Infantile myofibromatosis: review of imaging findings and emphasis on correlation between MRI and histopathological findings

Lena Naffaa, Ibrahim Khalifeh, Rida Salman, Malak Itani, Raya Saab, Aghiad Al-kutoubi

Research output: Contribution to journalArticle

4 Scopus citations

Abstract

Background: Infantile myofibromatosis (IM) is the most common fibrous tumor of infancy. MRI is considered the gold standard in IM evaluation. Very little has been published about IM with histopathology correlation in the pediatric age. Purpose: Describe imaging findings in IM and correlate MRI findings with histopathology. Material and methods: Imaging findings of 17 patients with IM were retrospectively analyzed including CT, US and MRI. Signal characteristics on T1-, T2-weighted and STIR imaging, extent of T2-hyperintensity, degree & pattern of enhancement, diffusion restriction, location & margins, & involvement of adjacent structures were tabulated. Histopathology findings included cellularity, collagenization, myxoid changes, atypia, mitosis & microscopic invasion. Established grading scores were utilized. Results: Relative to normal skeletal muscle, on T1-weighted imaging, 9 lesions had similar signal while the remaining had a mixture of iso & hypo intensity; whereas on T2-weighted and STIR imaging, all 12 lesions demonstrated a mixture of iso, hypo & hyperintensity. T2-hyperintensity was grade 2 in one, grade 3 in 8 & grade 4 in 3 lesions. Intensity of enhancement was grade 2 in one, grade 3 in 8 & grade 4 in 3 lesions. Enhancement was predominantly peripheral in all 12 lesions. Extent of T2-hyperintensity & degree of enhancement corresponded to variable grades on histopathology. CT and US showed nonspecific findings. Conclusion: On MRI, IM has a mixture of signal intensity with predominant hyperintense signal on T2W images. However various signal & enhancement features correlated poorly with specific histopathologic grades.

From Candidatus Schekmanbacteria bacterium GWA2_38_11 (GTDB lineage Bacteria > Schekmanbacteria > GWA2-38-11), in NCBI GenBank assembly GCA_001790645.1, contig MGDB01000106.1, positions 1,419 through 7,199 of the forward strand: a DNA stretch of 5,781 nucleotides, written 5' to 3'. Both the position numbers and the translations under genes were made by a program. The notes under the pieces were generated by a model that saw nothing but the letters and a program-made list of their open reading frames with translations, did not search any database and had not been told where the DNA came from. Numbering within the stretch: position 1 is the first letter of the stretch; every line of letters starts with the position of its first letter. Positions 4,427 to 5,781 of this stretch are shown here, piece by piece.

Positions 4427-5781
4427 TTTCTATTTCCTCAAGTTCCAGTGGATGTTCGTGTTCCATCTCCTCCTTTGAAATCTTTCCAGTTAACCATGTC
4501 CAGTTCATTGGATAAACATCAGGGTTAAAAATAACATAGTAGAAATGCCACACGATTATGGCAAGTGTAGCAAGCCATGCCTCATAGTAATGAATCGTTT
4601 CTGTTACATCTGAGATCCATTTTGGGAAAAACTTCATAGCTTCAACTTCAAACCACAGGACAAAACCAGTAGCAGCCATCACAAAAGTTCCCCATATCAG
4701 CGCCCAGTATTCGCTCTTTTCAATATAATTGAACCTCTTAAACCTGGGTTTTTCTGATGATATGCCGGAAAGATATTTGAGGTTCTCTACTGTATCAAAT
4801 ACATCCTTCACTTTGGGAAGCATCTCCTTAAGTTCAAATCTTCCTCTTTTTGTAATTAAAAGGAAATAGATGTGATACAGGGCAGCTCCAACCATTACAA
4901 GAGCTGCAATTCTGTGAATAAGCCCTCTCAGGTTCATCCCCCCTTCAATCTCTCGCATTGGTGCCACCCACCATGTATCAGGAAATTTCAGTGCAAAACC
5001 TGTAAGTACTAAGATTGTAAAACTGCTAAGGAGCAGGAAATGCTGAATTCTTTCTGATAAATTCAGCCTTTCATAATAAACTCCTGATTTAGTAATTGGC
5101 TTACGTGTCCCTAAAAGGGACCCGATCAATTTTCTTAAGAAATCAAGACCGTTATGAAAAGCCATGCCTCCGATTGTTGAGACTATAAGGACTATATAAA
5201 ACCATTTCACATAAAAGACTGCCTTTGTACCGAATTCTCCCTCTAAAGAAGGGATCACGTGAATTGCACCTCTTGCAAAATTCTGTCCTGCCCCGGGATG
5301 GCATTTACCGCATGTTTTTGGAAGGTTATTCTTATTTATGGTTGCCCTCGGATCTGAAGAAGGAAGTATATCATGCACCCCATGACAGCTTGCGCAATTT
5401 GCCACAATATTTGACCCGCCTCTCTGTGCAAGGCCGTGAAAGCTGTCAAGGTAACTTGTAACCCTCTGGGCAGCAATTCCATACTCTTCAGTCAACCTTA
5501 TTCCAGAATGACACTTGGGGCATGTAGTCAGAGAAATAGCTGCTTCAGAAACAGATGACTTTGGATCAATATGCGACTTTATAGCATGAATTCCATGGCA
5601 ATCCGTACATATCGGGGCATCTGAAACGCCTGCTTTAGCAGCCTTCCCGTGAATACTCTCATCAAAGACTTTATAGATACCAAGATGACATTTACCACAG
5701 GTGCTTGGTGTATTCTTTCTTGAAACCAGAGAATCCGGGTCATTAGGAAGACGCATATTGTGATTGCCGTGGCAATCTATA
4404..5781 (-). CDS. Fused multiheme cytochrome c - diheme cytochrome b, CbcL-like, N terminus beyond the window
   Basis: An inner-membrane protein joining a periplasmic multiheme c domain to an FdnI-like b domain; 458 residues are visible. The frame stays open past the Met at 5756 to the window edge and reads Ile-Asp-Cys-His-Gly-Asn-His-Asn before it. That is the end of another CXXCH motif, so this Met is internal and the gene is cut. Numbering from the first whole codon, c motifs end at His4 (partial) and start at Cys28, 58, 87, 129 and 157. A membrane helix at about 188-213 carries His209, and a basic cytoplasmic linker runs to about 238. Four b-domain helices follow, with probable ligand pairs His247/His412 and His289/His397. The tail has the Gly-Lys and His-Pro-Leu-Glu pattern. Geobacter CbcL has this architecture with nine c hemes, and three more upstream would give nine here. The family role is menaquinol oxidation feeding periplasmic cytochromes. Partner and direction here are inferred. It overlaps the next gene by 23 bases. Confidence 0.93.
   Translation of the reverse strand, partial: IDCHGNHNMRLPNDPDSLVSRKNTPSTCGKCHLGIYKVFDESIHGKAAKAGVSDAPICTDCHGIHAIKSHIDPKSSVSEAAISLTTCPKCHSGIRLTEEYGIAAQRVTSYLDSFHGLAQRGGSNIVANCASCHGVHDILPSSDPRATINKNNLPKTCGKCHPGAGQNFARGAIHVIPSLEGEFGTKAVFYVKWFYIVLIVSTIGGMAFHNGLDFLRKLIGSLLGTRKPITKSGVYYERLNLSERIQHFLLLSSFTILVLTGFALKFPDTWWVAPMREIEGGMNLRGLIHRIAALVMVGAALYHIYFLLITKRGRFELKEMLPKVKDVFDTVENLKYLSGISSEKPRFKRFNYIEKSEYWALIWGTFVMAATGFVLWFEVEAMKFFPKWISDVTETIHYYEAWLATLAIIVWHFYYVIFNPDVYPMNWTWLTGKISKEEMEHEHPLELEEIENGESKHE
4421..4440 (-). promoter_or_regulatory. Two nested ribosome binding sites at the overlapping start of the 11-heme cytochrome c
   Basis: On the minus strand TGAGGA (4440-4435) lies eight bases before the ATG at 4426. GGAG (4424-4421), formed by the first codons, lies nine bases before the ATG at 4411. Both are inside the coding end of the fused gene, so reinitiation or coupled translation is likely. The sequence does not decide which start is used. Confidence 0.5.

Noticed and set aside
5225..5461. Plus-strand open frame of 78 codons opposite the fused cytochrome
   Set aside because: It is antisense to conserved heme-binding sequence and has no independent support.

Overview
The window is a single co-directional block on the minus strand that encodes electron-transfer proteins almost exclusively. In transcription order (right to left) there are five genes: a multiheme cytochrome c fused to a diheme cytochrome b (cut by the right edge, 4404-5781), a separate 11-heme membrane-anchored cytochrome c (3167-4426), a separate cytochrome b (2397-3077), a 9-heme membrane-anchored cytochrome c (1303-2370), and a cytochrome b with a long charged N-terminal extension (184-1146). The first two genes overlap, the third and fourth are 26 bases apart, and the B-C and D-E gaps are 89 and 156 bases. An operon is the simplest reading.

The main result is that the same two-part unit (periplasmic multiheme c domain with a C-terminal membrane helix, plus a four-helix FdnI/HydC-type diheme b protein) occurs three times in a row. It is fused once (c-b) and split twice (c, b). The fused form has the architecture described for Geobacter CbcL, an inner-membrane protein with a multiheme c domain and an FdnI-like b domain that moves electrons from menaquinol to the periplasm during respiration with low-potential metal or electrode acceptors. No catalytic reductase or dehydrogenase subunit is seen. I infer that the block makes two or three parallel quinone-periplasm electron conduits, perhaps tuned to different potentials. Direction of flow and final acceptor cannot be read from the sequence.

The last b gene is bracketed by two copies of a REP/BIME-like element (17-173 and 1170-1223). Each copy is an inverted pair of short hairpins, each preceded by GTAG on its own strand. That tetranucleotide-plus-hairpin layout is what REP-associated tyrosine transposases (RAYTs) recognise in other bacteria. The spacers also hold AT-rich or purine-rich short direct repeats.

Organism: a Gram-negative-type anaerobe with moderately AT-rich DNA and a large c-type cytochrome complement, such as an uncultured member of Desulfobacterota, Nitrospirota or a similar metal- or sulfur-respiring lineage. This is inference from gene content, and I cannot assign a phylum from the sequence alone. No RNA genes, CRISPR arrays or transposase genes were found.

Original languageEnglish
Pages (from-to)40-47
Number of pages8
JournalClinical Imaging
Volume54
DOIs
StatePublished - Mar 1 2019
Externally publishedYes

Keywords

  • MR-imaging
  • Myofibromatosis
  • Pathology
  • Pediatrics

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